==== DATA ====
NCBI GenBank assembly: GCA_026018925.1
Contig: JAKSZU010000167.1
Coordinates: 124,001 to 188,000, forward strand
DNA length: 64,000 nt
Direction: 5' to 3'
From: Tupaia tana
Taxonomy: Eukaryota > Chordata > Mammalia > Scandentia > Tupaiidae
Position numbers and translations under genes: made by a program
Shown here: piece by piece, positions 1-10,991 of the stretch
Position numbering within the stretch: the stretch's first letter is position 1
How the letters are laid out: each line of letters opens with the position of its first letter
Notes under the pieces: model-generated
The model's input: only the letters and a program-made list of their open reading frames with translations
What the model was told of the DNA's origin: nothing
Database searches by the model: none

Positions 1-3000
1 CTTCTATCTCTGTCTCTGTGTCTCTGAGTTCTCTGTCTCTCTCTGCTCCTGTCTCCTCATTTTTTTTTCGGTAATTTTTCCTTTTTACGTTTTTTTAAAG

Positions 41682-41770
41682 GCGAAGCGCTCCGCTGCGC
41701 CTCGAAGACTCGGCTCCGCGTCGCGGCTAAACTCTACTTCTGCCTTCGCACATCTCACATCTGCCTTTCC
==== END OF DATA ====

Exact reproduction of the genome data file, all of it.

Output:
NCBI GenBank assembly: GCA_026018925.1
Contig: JAKSZU010000167.1
Coordinates: 124,001 to 188,000, forward strand
DNA length: 64,000 nt
Direction: 5' to 3'
From: Tupaia tana
Taxonomy: Eukaryota > Chordata > Mammalia > Scandentia > Tupaiidae
Position numbers and translations under genes: made by a program
Shown here: piece by piece, positions 1-10,991 of the stretch
Position numbering within the stretch: the stretch's first letter is position 1
How the letters are laid out: each line of letters opens with the position of its first letter
Notes under the pieces: model-generated
The model's input: only the letters and a program-made list of their open reading frames with translations
What the model was told of the DNA's origin: nothing
Database searches by the model: none

Positions 1-3000
1 CTTCTATCTCTGTCTCTGTGTCTCTGAGTTCTCTGTCTCTCTCTGCTCCTGTCTCCTCATTTTTTTTTCGGTAATTTTTCCTTTTTACGTTTTTTTAAAG

Positions 41682-41770
41682 GCGAAGCGCTCCGCTGCGC
41701 CTCGAAGACTCGGCTCCGCGTCGCGGCTAAACTCTACTTCTGCCTTCGCACATCTCACATCTGCCTTTCC